Friday, 26 November 2010

Danum, beautiful beautiful Danum


Hey everyone, I'm met with something of a dilemma today. I've been to two amazing places this week and I want to tell you all about both of them, but do I bore you all stupid and write them as one post, or should I save your weary eyes and separate them into two? I think I'll just start writing and see what happens, either way, it's going to be pretty epic! I tell you what, I put in lots of pictures so you don't get too overwhelmed with text- deal?

On Monday, Jonas and I finally managed to escape the gunfire and cockroaches of Lahad Datu and set off for Danum Valley. Now Danum is a pretty exclusive place to get into. You can either spend an absolute fortune and stay in the swanky 'Borneo Rainforest Lodge', or you can be traveling around with an ecologist and sweet-talk your way into staying at the research facility... I know, pretty shameless, but you meet the best people by going for the less luxurious options and if it means having to put up with a preying mantis in your dorm room and a giant monitor lizard sunning itself on the veranda, then that's a compromise I'm more than willing to make!


I simply don't know how to tell you about Danum Valley without sounding like a blithering moron. So apologies to you all if you think I'm over romanticising, but seriously, where else in the world can you sit on a veranda eating breakfast, whilst watching wild gibbons and red leaf monkeys caper about in the trees right in front of you?! I simply cannot tell you how beautiful this place is. There's very limited access to this area of forest so you hardly ever bump into anyone else, unless you come across an earnest researcher or assistant, all kitted out in their bright green leech-proof socks. The only way that you can get there is by booking well in advance and arranging a van to come and pick you up from Lahad Datu. The drive is two and a half hours of extremely bumpy track, through a security check point and down into the valley.

These little vans are hilarious, as well as being pretty hot and uncomfortable. They are essentially small, rickety minibuses and the public ones will only leave for their destination once they have found enough passengers to completely fill it. This can mean waiting for hours at bus stations waiting for one more body to be squeezed in. The drivers all seem to be pretty lax about getting to their destinations too, quite often taking long detours to pick up their shopping or drop something off at a friend's house. Even this private van from Danum, containing three tiny women and two men, all with small children, as well as Jonas and myself with our giant bags, stopped a couple of times to pick up fried bananas from a roadside shack.

We arrived in complete darkness and so only had time to sign in and drop our bags off at our dorms before heading off to supper with only our torches to guide us and giving us only a very vague idea of our surroundings. That first evening we sat with a very charming Phd student from Kuala Lumpur. The lovely Benny is currently looking at the sizes of the pockets of forest that have been left by the palm oil plantations in Sabah. I didn't quite grasp exactly how it all tallies up, but basically he is planting clusters of saplings in designated areas. These areas are in the plantations themselves as well as in both primary and secondary sections of forest. He is painstakingly measuring each sapling and checking its progress as well as replanting those that get trampled by elephants (he seemed rather put out about the elephants!). The idea is to find out how large each pocket of forest has to be in order to sustain a working ecosystem. He has a friend who is also looking at how far apart they can be in order to allow species to migrate between them, allowing for a richer gene pool. Sorry, all that sounds a bit heavy, but the upshot is that Benny's research is going to be a part of a larger project which will be taken to the Malaysian government, providing real statistics for maintaining the rainforest and hopefully allowing some of the land to be reclaimed from the plantations. It was amazing to speak to someone who isn't simply bemoaning the future of the Bornean rainforest, but is actually doing something positive to improve its prospects.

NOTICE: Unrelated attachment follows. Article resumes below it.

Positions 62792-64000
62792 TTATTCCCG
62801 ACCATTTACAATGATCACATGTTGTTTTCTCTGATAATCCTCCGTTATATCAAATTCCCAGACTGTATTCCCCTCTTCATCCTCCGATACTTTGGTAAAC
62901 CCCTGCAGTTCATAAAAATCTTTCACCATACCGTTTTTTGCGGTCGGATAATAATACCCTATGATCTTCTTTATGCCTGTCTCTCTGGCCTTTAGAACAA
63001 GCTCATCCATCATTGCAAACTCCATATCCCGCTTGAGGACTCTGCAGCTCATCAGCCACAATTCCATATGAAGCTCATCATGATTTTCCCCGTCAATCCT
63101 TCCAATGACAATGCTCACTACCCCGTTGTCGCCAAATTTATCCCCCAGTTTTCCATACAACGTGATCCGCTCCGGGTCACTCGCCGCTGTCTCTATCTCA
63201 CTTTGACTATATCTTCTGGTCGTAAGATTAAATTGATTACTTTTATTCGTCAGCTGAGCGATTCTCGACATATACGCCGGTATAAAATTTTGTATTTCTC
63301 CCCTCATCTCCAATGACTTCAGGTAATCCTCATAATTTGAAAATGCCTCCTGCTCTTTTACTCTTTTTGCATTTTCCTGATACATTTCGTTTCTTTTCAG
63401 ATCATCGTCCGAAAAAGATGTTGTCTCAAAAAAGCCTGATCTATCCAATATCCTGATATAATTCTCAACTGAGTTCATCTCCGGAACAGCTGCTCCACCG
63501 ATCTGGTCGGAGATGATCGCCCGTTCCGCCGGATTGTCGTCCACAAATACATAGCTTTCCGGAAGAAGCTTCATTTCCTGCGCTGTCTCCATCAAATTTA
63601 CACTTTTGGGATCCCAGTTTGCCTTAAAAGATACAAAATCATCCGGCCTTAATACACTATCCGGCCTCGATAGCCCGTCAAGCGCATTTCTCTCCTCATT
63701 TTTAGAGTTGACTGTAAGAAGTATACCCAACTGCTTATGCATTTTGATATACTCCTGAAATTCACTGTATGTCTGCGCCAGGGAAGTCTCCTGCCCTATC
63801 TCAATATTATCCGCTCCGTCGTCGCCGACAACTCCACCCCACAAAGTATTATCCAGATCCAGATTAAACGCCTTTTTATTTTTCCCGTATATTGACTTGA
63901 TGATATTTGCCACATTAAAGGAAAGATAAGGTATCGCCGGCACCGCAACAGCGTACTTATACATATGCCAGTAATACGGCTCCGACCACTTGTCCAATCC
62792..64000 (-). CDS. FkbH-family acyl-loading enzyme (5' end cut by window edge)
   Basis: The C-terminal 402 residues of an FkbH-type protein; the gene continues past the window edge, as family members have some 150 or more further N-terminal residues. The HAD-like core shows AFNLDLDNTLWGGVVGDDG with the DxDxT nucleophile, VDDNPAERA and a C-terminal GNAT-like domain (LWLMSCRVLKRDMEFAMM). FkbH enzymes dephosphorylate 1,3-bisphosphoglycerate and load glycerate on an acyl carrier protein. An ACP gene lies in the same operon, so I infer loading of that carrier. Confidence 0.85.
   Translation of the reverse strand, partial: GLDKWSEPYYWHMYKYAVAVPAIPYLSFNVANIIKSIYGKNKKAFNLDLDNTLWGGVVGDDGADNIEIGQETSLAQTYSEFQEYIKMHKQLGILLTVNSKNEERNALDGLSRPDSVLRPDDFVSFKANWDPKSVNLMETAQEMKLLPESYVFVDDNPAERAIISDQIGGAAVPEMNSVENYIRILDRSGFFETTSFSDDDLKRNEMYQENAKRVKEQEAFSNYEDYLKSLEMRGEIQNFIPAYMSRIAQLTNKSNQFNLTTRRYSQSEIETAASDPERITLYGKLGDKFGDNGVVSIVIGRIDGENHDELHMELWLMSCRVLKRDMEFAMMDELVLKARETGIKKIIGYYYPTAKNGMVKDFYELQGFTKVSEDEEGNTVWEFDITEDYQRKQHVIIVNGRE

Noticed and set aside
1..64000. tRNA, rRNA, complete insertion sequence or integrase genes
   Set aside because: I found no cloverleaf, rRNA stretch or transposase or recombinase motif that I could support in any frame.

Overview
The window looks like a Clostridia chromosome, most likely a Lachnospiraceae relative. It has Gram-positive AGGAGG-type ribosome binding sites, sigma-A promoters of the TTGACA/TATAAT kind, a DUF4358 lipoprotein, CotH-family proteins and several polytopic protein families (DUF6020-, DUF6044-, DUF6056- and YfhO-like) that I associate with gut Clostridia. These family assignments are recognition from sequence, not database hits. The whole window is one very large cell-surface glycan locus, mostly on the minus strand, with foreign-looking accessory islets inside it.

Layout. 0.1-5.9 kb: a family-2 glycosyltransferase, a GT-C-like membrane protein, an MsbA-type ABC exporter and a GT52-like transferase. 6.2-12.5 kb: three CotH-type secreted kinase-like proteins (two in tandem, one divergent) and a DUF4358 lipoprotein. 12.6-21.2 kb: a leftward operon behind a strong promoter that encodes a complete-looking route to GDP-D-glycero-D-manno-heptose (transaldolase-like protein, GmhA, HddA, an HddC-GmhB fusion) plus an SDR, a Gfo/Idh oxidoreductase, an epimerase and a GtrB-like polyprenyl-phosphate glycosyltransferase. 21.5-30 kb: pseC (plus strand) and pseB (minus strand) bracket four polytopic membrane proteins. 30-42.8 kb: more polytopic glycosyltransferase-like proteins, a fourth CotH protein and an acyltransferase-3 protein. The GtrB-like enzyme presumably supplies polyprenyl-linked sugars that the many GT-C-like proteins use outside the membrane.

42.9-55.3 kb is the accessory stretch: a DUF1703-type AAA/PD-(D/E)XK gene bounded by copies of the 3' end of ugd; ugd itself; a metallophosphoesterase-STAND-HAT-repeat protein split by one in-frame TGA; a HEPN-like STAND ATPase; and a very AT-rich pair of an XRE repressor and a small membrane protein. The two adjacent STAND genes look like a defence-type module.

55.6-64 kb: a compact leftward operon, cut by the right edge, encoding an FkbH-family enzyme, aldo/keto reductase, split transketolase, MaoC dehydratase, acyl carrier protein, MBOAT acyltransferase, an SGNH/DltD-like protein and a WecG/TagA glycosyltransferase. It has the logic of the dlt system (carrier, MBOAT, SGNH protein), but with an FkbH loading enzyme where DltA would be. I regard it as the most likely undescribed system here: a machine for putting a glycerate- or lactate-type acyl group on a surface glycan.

Benny wasn't the only interesting companion that we met at dinner. We spent the next evening at the same table as Martin (I think that was his name, he never really introduced himself, and then it got to that awkward point when I could no longer ask him what it was), a fellow Brit and wildlife cameraman who now specialises in erecting platforms so that other photographers can take pictures in the canopy. He was in Danum trying to locate a fruiting fig tree for a photographer who was arriving on Thursday wanting to film- imagine having that as your job! I met the illusive photographer, Tim Flach on Friday morning at breakfast, just before I had to leave. Poor Martin was looking a little harassed. His job was not only to set up the platform for the uber arty Mr Flach, but to teach him how to climb. I've never met anyone who looked so out of place in the wilderness as this photographer- a tall, pale, spindly man with a drawling Etonian accent. Apparently all of his previous work has been studio based and then heavily edited with photoshop, I don't think that he has any idea what he's let himself in for. I wish I'd been able to speak to Martin on Friday evening to find out how the climbing lesson had gone and I would have paid good money to have been there to watch his attempts to scale the fig.